CSS Margin refers to the space between HTML elements on a web page. Margin can be used to create space between elements and improve the readability and aesthetics of a web page.
Margin can be specified using the CSS margin property, which also accepts up to four values. The values can be specified in pixels, ems, rems, or percentages. The syntax for the margin property is as follows:
margin: top right bottom left;
Where “top”, “right”, “bottom”, and “left” refer to the margin values for each side of the element. If only one value is specified, it applies to all four sides. If two values are specified, the first applies to the top and bottom, and the second applies to the left and right. If three values are specified, the first applies to the top, the second applies to the left and right, and the third applies to the bottom.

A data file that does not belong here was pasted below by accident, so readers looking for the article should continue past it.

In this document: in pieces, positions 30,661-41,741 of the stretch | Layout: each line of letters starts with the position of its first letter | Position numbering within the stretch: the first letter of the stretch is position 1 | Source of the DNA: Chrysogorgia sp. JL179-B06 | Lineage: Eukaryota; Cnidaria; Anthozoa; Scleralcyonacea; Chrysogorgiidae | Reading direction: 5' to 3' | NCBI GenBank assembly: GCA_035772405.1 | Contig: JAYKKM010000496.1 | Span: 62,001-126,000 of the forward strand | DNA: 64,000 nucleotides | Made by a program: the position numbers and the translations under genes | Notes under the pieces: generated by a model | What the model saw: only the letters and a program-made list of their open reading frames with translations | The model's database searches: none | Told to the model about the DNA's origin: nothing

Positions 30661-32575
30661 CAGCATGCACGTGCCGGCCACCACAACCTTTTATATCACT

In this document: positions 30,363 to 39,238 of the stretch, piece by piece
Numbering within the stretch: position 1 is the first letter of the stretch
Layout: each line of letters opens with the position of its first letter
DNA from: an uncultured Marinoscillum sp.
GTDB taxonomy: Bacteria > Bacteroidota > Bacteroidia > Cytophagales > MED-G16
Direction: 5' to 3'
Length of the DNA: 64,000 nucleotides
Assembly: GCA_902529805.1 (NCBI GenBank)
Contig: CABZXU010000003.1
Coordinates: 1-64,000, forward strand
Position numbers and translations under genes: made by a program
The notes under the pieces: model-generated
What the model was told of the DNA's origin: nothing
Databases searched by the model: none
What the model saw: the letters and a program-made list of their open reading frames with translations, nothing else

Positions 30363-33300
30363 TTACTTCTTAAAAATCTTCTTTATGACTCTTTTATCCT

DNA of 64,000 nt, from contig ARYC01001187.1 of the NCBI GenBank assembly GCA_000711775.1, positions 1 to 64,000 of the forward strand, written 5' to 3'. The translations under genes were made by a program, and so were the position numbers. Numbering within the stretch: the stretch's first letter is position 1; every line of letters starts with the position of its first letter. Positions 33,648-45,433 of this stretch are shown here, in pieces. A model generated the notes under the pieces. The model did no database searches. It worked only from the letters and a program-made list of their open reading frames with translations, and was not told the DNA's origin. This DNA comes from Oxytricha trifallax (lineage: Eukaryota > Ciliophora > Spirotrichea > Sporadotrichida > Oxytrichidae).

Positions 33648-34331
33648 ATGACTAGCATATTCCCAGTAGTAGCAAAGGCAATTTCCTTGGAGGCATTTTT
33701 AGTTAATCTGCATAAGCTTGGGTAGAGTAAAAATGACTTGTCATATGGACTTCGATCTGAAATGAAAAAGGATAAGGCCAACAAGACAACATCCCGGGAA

For example, to add 10 pixels of margin to all sides of an element, you could use the following CSS rule:
Or, to add different margin values for each side of the element, you could use the following rule:
margin: 10px 20px 30px 40px;
This would add 10 pixels of margin to the top, 20 pixels to the right, 30 pixels to the bottom, and 40 pixels to the left of the element.
It’s important to note that margins collapse, which means that adjacent margins collapse into a single margin. This can affect the overall spacing of elements on a web page and should be taken into consideration when styling a page.